“In the beginning was the Word, and the Word was with God, and the Word was God….The Word became flesh and made His dwelling among us.”(John 1:1;14)


"You do not know him, but I know him." (John 28-29)


“You do not know me or my Father,” Jesus replied. “If you knew me, you would know my Father also.” (John 8:19)


So, how do we get to know God? Know Jesus Christ! The Jews do not know God because they do not know Jesus Christ.


"No one has ever seen God, but the one and only Son, who is himself God and is in closest relationship with the Father, has made him known." (John 1:18)


Jesus answered: “Don’t you know me, Philip, even after I have been among you such a long time? Anyone who has seen me has seen the Father. How can you say, ‘Show us the Father’? (John 14:9)


"The Son is the image of the invisible God. " (Cor 1:15)


"All things have been committed to me by my Father. No one knows the Son except the Father, and no one knows the Father except the Son and those to whom the Son chooses to reveal him. " (Matt 11:27)


The Hebrews of the Bible has a perfect description of Jesus Christ:


"In the past God spoke to our ancestors through the prophets at many times and in various ways, but in these last days he has spoken to us by his Son, whom he appointed heir of all things, and through whom also he made the universe. The Son is the radiance of God’s glory and the exact representation of his being, sustaining all things by his powerful word. After he had provided purification for sins, he sat down at the right hand of the Majesty in heaven." (Heb 1:1-3)


If people want to know God, they must know Jesus Christ, because Jesus Christ is the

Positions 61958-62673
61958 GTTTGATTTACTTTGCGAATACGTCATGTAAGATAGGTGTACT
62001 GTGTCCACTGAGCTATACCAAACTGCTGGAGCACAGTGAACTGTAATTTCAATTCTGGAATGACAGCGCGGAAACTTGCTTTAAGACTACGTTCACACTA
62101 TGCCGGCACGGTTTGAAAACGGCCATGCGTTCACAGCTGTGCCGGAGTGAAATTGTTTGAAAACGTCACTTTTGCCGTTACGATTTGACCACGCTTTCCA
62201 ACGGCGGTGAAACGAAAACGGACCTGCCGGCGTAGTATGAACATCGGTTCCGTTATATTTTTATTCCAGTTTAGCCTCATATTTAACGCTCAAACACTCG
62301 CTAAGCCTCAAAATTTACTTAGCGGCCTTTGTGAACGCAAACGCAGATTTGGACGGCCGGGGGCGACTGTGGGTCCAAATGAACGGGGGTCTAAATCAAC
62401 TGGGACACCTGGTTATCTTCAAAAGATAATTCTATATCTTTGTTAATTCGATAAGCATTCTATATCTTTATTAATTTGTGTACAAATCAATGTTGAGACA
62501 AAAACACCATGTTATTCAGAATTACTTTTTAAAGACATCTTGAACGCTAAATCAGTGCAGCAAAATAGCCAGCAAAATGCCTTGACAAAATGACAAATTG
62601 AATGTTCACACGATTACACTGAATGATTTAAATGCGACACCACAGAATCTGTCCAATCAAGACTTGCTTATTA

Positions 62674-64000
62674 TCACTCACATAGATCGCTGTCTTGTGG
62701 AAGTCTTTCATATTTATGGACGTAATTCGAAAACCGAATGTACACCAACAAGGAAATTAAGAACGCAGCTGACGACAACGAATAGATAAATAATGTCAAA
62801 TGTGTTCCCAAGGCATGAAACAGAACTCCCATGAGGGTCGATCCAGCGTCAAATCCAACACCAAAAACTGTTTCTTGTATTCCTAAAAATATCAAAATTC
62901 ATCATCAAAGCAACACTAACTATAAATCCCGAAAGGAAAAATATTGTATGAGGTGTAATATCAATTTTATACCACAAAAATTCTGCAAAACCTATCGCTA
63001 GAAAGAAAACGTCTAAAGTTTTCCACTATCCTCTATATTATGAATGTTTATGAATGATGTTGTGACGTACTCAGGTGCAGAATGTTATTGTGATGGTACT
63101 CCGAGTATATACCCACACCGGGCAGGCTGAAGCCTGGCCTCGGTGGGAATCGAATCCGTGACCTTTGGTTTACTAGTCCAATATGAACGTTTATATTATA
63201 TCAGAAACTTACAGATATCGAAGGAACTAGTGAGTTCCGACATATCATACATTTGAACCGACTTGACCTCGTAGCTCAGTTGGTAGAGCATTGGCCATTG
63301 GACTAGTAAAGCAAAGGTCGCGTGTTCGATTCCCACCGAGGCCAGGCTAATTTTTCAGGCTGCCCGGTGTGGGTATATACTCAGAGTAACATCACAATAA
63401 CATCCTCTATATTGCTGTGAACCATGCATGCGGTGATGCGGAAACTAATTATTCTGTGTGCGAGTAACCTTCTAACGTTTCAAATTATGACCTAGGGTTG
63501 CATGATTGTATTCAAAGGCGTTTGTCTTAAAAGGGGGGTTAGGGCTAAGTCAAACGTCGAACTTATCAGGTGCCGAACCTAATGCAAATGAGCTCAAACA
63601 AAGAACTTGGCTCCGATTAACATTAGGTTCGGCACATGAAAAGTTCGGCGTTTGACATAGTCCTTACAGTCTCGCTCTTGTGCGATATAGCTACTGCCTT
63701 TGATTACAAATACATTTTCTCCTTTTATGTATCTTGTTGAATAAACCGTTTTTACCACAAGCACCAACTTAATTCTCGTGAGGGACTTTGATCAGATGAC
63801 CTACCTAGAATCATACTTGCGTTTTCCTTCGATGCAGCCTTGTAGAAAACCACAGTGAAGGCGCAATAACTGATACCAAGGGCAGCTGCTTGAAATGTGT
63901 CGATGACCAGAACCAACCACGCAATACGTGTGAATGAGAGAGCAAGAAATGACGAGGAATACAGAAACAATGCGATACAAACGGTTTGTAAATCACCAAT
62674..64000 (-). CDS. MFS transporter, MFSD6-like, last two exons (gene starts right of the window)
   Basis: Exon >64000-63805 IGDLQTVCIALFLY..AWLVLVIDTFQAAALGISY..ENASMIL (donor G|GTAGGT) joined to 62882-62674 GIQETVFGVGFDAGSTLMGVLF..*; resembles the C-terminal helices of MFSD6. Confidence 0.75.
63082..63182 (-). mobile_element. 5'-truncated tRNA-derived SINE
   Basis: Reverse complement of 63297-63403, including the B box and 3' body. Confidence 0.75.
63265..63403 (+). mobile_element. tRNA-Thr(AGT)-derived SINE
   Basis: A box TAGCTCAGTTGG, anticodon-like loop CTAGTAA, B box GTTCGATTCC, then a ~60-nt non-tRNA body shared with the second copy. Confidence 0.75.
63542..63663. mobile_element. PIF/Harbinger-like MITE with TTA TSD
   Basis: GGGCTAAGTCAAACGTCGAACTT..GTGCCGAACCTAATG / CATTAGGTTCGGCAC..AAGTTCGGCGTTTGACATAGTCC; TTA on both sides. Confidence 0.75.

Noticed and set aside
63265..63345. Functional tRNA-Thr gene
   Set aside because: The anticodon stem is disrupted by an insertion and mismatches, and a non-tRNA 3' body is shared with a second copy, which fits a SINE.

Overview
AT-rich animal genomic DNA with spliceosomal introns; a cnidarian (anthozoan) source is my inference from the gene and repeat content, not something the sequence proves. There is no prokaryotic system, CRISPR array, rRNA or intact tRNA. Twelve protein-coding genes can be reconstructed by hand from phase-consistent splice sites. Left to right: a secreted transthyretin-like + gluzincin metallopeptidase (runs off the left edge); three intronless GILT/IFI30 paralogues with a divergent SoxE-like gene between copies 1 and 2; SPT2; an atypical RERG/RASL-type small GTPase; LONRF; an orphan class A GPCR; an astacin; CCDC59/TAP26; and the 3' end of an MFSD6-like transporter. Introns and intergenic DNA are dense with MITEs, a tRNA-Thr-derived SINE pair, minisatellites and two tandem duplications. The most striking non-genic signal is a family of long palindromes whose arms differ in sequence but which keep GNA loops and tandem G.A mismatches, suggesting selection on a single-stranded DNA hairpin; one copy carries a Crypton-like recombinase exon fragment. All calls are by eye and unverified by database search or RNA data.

only-begotten Son of God, the true image of God, and He expresses what God is.


"At this they tried to seize him, but no one laid a hand on him, because his hour had not yet come. Still, many in the crowd believed in him. They said, “When the Messiah comes, will he perform more signs than this man?” The Pharisees heard the crowd whispering such things about him. Then the chief priests and the Pharisees sent temple guards to arrest him." (John 7:30-32)


They wanted to arrest Jesus, but no one did. It's not that they don't want to, but they can't, because the time of the Lord Jesus has not yet arrived.


The Lord Jesus acted according to God's time and will. Before the Lord’s timing, God's invisible and mighty hands were guiding and protecting him, and no one could do any harm to Him.


Many of the people believed in him because of the teaching of his authority, because of his marvelous miracles, and because of his mighty doings.


"“When the Messiah comes, will he perform more signs than this man?” The Pharisees were so angry when they heard the crowd were talking about Jesus like this. They wanted to find a way to get rid of Jesus as soon as possible to avoid their power being threatened. The chief priests nd the Pharisees are two opposing groups, but in the plot to get rid of Jesus, they came together for the common good---they worked together to send an army of servants to arrest Jesus. The sinister and selfish nature of the world has never changed.


The controversy between the people on the positives and negatives of the identity of Jesus:


1. "Isn't this the man they are trying to kill? …Have the authorities really concluded that He is the Christ?”(John 7:25-26)(Positive)


“But we know where this man is from; when the Christ comes, no one will know where

He is from."”(John 7:27)(Negative)


2. Many in the crowd believed in him. They said, “When the Messiah comes, will he

perform more signs than this man?”(John 7:31)(Positive)


The Pharisees heard the crowd whispering such things about him. Then the chief priests

and the Pharisees sent temple guards to arrest him. (John 7:32) (Negative)